Rather than owning up to his part in the scandal, Smith hired another consultant to audit the figures, and “with great fanfare,” this consultant uncovered all the instances where Fellow had supposedly failed to follow the rules.

“Once again, I could have spoken up, but I was concerned about the adverse effect of airing our discipline’s laundry in front of a client, not to mention putting a man with a short fuse into a hot seat, so once again I kept silent,” Fellow said.

He said he was convinced that being the cause of any argument between the two principals would get him fired, no matter how it was resolved.

The final outcome
To his surprise, Fellow was terminated and escorted from the building before the secondary audit was completed. By not leveraging his familiarity with the projects, the firm was forced to reinterview the client’s staff for information that had already been gathered, Fellow said.

“Instead of paying me for a few hours’ work to merely retrieve my original versions of my reports from my hard drive, the consulting firm paid someone else several weeks’ salary to re-create them from scratch,” he said.

The client’s contract specified that the consulting firm had to foot the bill for the remediation process, which “attained such a high profile and ruffled so many feathers that the client cancelled the contract,” Fellow said. The recession that ensued after the World Trade Center attacks was already under way, so many talented consultants found themselves unemployed as a result, he said.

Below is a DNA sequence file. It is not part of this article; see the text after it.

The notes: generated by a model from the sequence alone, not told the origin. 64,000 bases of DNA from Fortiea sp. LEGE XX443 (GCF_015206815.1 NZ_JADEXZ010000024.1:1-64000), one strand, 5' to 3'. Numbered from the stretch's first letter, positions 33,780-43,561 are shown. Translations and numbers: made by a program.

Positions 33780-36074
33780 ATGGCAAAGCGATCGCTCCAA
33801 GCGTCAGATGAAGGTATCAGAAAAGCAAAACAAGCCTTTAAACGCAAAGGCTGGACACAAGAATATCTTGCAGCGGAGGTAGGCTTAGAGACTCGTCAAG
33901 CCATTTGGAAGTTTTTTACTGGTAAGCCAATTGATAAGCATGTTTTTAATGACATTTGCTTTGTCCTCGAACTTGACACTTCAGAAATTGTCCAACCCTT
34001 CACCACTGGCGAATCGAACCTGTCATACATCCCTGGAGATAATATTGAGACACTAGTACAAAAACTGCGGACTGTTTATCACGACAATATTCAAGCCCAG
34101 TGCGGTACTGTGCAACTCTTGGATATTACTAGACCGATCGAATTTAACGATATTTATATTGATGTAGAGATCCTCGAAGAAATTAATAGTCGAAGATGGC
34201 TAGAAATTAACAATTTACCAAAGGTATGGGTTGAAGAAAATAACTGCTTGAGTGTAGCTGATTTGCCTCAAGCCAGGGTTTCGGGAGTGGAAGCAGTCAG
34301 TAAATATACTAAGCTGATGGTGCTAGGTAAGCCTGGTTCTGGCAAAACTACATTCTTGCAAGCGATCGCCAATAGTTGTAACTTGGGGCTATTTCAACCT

Smith withheld Fellow's final paycheck and ordered him not to discuss the engagement with anyone. Two other consultants with whom Fellow had worked closely on the project and who “knew the truth” betrayed Fellow by signing a document blaming him for the problem, he said. After six months, a letter drafted by an attorney, and a reminder that if it went to court the firm could be liable for severance pay and damages, Fellow received his final paycheck.

“I couldn’t find work for eight months, especially with a gap in my work history that I didn’t dare explain to a prospective employer.”

Eventually, Fellow gave up on consulting, took a full-time job for the same salary he had earned in 1985, and relocated to the opposite coast. He had to leave his wife stranded in what was supposed to be their retirement haven until they could figure out what to do.

Lessons learned
Fellow said he thought that knuckling under to a breach of ethics was taking the easy path but found, instead, that it was disastrous for him, his firm, the client, and the entire professional community. He later learned that Smith’s past “disciples” had ignored his unconventional teachings and followed the accepted standards behind his back.

“I set the stage for a disaster by ignoring my conscience and following orders,” he said.